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Bus accident in Bulgaria kills at least 46 people | Bulgaria

North Macedonia has declared three days of national mourning after 46 people, including 12 children, were killed on a tourist bus in Bulgaria.

Calling the incident a “huge tragedy”, Prime Minister Zoran Zaev described how seven of the passengers only survived by jumping out of the vehicle when a sudden explosion ignited it.

“[They] broke the windows of the bus and managed to escape and save themselves,” he told reporters. The rest were cremated beyond recognition.

“The picture is terrifying, terrifying,” Bulgarian Interior Minister Boyko Rashkov said. “I’ve never seen anything like it before.”

The victims, with the exception of a Belgian citizen, all belonged to the Albanian ethnic minority, 2 million strong.

The coach was returning from a weekend trip to Istanbul when he allegedly hit a motorway barrier in the early hours of Tuesday. The impact of the collision blew its front right tire before a fiery inferno engulfed the bus, officials in Skopje said.

“There is speculation that the driver may have fallen asleep at the wheel,” one said, speaking on condition of anonymity.

Bulgarian investigators who spent much of the day at the crash site said the bus was part of a four-person convoy. Unlike the other vehicles, however, it had stopped at a petrol station near the Bulgarian capital, Sofia, around an hour before the crash. There, the driver reportedly filled up with gas, filling jerrycans with fuel, which he then placed in the front of the vehicle, according to news outlets in North Macedonia.

“Human error by the driver or a technical malfunction are the two initial versions of the accident,” said the head of the Bulgarian investigation service Borislav Sarafov.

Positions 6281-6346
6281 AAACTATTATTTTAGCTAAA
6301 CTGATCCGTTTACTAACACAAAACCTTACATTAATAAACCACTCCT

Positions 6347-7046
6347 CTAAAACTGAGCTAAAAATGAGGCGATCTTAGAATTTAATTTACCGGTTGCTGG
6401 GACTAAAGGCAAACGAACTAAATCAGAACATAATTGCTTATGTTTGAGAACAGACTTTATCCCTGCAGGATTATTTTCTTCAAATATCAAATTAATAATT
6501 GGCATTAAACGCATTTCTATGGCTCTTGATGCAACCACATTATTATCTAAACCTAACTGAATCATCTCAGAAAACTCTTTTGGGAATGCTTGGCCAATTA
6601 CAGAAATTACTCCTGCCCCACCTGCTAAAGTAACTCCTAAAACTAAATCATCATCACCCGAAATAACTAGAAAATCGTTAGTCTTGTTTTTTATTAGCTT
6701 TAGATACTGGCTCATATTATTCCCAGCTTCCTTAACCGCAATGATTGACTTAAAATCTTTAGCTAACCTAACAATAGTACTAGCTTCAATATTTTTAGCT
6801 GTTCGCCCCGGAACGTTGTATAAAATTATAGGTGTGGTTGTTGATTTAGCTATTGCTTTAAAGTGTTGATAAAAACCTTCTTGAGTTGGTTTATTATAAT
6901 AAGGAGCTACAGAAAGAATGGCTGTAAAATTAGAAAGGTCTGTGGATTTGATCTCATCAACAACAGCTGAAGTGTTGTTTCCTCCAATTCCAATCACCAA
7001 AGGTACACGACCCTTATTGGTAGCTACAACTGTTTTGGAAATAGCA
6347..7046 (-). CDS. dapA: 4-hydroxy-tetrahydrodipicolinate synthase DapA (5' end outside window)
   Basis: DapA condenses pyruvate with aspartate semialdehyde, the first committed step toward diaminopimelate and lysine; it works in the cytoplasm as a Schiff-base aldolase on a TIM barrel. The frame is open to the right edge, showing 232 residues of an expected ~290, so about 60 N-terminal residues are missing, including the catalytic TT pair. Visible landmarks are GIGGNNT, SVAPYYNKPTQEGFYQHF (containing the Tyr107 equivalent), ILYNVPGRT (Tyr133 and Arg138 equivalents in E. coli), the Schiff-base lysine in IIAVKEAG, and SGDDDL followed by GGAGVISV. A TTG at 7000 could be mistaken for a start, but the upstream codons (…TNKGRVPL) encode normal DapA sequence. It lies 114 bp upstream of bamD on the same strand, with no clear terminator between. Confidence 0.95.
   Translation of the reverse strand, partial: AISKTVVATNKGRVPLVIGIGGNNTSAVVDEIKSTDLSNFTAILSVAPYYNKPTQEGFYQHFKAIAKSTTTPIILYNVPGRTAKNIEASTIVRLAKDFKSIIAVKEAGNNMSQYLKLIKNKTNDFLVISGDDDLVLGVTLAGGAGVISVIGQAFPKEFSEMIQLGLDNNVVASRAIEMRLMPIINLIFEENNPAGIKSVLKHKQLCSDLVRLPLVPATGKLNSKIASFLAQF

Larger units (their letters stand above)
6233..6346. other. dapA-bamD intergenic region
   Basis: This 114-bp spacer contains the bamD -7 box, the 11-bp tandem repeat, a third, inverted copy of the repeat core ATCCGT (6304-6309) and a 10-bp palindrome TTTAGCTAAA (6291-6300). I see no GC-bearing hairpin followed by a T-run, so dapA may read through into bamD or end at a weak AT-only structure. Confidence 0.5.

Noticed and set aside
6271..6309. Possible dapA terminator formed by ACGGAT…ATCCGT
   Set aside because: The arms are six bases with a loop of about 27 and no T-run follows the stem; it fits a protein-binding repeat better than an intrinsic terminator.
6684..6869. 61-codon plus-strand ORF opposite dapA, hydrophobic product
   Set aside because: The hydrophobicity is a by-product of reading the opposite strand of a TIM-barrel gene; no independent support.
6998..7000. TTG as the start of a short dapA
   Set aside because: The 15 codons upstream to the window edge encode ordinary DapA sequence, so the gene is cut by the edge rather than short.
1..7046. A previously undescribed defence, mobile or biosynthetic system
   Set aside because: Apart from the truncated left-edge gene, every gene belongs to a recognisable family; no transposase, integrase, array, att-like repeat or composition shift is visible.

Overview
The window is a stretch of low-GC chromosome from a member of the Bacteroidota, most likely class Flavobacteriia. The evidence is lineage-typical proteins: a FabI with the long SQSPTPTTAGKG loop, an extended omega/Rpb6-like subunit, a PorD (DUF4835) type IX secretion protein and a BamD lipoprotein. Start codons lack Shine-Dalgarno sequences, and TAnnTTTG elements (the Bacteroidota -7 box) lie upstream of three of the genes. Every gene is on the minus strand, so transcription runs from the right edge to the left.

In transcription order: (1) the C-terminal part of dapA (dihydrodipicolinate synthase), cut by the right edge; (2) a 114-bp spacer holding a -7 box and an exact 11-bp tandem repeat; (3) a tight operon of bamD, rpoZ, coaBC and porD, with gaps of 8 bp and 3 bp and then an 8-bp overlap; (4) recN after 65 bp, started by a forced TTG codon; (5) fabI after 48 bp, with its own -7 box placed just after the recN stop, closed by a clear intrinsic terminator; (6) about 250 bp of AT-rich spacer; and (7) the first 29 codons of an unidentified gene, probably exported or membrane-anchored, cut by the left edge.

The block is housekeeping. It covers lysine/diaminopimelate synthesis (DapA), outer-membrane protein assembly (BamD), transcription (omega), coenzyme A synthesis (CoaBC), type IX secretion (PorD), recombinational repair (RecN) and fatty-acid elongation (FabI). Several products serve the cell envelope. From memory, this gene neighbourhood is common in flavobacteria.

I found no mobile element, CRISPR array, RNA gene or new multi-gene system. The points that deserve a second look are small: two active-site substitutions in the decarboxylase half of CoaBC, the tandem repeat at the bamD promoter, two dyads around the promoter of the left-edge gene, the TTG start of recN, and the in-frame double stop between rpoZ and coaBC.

Experts said that if canisters were inside the vehicle, that would explain the force of the explosion and why the rear of the bus, from which the survivors had jumped, was much better preserved than the front. Greek public television suggested that some of the passengers, taking advantage of the fall in the Turkish lira, had also bought jerry cans of fuel and put them in the vehicle’s hold.

But the mayor of Pernik, a village near the crash site, also said the highway was in poor condition and accidents had happened frequently on the spot.

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The EU’s poorest member state, Bulgaria has one of the highest rates of deaths on its roads in the 27-member bloc, often blamed on outdated cars and poor infrastructure.

Zaev confirmed there were 12 children on board, including four-year-old twin brothers. The rest were mostly young people, between the ages of 25 and 30.

Registered in North Macedonia, the bus belonged to a fleet owned by Besa Trans, a travel agency that organizes trips to European and Balkan destinations. Many passengers were believed to have boarded the coach in Tetovo, the northwestern city considered the unofficial capital of the landlocked state’s large Albanian population. Local media named two of the victims as Gazmund Ukali, 27, and Albina Beluli, 23, both from Tetovo and about to get married. The couple had traveled to Istanbul to celebrate Ukali’s birthday.

As news of the crash filtered through, distraught relatives gathered outside the bus company’s offices in Skopje.

Bekim Aliti, whose wife was among the passengers, told local television that most had been left in the dark, with authorities providing almost no information.

“Nobody tells us anything,” he complained, saying he last heard his wife’s voice when the bus left Istanbul. It was unclear whether she was among those who survived or not.